Theology After Residential Schools Restricted; Files Only

Conroy, Christina Marie (2016)

Permanent URL: https://etd.library.emory.edu/concern/etds/z603qx841?locale=en
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Abstract

This dissertation articulates a Christian theological response to the Christian participation in residential schools. Between 1860-1996, it is estimated that 150,000 Aboriginal children in Canada were placed in what were largely church administered residential schools. The Indian residential school system was an assimilative education project designed by the government to "rid" Canada of "the Indian problem." (Duncan Campbell Scott) The Truth and Reconciliation Commission of Canada was established by the victims of residential schools as part of the compensation package issued through The Indian Residential Schools Settlement Agreement, the largest class-action lawsuit in Canadian history. Between 2010 and 2015, the Truth and Reconciliation Commission of Canada received testimony from over 6000 witnesses. As a result of this witness, this dissertation argues that Christianity does not only justify dehumanizing behavior in the history of residential schools, it inflames it. I suggest that the colonial argument of cultural mimesis does not account for the proliferation of horrors that the church imposed on the children of residential schools. Using theologian Paul Tillich's symbol of the demonic, I locate the source of distortion and destruction internal to Christianity itself. I argue that absolutized versions of the theological symbols of Emmanuel (God-with-us) and divine condemnation underwrote and exacerbated the cruelties of residential schools. Such an argument demands of Christians that we acknowledge the capacity within faith and virtue to distort. We are asked to acknowledge that the ambiguous presence of the holy to human beings means we live in a dynamic, critical relationship to the language, images and tasks we use to reflect the beauty of divine love. I argue that Christian history discloses another stream of theology that rejects the absolutization of condemnation that distorts the image of the divine. As Christians in Canada seek to live into right relationship to our Aboriginal peoples, reconciliation will need to include not only acts of decolonization, but also of renunciation of demonic distortion within theology itself. A theology after residential schools speaks God to the world as Emmanuel, God-for-all-of-us, gathering the whole of God's creation into spaces of belonging and measurable flourishing.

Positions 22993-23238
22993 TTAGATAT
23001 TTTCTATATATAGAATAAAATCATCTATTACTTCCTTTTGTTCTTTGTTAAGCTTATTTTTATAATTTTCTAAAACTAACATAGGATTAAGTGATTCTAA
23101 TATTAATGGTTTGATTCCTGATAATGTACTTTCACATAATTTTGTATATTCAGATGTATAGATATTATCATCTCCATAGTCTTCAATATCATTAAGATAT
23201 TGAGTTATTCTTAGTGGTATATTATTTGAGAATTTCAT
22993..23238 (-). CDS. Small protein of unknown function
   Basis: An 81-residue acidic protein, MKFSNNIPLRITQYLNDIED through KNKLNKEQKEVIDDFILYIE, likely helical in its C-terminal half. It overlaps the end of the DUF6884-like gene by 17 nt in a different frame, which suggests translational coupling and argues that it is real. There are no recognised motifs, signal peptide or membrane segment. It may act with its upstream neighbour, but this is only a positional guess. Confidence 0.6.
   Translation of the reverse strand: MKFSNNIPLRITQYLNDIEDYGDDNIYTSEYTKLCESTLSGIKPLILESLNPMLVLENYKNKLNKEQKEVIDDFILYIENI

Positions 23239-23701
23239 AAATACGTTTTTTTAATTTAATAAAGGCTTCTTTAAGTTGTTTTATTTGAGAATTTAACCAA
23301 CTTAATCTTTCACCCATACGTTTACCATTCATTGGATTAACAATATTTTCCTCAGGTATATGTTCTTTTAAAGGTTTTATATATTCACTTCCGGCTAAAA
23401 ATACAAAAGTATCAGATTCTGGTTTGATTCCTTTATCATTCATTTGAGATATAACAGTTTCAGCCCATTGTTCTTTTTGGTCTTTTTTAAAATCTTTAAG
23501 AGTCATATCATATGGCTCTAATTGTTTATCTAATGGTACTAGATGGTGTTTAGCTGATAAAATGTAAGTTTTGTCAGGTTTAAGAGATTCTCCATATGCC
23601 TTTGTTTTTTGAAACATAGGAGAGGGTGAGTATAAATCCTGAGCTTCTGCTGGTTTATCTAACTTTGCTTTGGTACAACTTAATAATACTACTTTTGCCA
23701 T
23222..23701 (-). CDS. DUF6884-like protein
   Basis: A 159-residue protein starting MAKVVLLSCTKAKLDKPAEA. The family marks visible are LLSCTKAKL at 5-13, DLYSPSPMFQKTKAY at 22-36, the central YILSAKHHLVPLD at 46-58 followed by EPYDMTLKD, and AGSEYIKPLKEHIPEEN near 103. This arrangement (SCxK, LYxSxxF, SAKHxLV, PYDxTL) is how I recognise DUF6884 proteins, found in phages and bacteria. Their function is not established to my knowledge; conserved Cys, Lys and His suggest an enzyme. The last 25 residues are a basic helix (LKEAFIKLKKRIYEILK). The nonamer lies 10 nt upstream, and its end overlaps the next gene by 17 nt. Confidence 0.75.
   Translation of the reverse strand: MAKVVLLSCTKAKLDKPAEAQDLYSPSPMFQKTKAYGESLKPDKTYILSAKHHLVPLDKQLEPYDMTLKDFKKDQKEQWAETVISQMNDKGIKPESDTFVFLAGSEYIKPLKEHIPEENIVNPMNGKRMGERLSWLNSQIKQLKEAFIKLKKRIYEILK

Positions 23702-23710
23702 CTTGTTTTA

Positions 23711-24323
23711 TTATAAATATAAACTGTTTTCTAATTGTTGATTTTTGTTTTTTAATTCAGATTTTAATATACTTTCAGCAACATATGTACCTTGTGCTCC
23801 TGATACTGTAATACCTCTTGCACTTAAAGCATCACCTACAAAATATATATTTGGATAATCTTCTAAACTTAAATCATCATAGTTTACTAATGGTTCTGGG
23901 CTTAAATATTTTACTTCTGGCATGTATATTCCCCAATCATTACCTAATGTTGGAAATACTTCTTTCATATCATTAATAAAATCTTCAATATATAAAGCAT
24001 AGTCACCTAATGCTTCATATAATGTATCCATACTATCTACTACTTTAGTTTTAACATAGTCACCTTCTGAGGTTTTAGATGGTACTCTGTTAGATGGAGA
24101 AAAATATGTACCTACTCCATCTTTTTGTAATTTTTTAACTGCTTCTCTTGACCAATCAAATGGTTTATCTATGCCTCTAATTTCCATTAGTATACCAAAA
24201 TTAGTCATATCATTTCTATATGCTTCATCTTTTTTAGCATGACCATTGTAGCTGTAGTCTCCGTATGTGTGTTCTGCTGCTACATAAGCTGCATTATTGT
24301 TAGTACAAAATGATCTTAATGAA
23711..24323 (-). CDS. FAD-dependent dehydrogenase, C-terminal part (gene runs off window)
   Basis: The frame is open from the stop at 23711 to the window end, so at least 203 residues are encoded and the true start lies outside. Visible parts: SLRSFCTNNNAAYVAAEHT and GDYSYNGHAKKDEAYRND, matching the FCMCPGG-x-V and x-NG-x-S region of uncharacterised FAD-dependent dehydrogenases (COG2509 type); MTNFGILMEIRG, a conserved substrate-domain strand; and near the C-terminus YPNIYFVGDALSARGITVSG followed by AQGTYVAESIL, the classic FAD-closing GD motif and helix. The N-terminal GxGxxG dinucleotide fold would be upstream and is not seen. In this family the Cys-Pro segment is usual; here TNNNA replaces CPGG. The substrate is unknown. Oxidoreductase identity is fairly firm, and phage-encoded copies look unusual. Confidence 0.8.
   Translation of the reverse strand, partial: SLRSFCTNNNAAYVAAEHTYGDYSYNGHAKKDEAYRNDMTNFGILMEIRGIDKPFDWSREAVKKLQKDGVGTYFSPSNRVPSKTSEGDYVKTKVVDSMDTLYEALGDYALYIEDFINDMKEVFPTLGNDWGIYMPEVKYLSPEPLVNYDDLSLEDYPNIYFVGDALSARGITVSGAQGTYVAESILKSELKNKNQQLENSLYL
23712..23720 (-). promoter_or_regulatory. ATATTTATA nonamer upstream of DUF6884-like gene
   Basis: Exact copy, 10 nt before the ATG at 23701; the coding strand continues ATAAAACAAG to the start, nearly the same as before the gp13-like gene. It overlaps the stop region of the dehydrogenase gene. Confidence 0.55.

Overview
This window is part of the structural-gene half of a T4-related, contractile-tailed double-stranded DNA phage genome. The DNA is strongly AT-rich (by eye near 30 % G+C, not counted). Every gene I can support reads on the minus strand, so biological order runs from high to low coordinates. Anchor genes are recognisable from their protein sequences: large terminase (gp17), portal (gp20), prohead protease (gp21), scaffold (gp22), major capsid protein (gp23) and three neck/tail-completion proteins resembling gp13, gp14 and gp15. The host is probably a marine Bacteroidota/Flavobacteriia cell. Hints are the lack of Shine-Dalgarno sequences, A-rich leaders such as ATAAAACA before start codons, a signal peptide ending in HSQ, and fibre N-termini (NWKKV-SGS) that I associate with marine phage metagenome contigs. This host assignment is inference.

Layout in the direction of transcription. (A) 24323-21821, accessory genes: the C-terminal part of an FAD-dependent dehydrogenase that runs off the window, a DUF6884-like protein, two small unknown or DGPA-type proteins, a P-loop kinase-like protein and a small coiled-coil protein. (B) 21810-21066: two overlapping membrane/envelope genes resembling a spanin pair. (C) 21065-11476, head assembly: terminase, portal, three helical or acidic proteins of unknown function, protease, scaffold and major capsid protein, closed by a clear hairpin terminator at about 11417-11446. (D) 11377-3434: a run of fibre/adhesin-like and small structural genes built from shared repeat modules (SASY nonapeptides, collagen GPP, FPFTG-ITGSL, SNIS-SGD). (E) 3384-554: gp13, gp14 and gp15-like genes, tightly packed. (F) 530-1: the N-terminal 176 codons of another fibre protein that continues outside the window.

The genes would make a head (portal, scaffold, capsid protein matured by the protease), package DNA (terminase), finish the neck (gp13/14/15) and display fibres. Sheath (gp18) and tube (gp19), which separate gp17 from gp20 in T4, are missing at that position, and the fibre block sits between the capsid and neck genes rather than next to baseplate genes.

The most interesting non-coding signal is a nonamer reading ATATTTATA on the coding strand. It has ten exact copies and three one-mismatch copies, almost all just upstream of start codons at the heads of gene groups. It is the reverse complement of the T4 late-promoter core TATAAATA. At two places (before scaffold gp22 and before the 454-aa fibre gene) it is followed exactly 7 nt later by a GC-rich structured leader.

Table of Contents

Introduction 1

Chapter 1 - History 15

Chapter 2 - Ambiguity 71

Chapter 3 - Demonic 101

Chapter 4 - Alternatives 151

Conclusion 177

Bibliography 190

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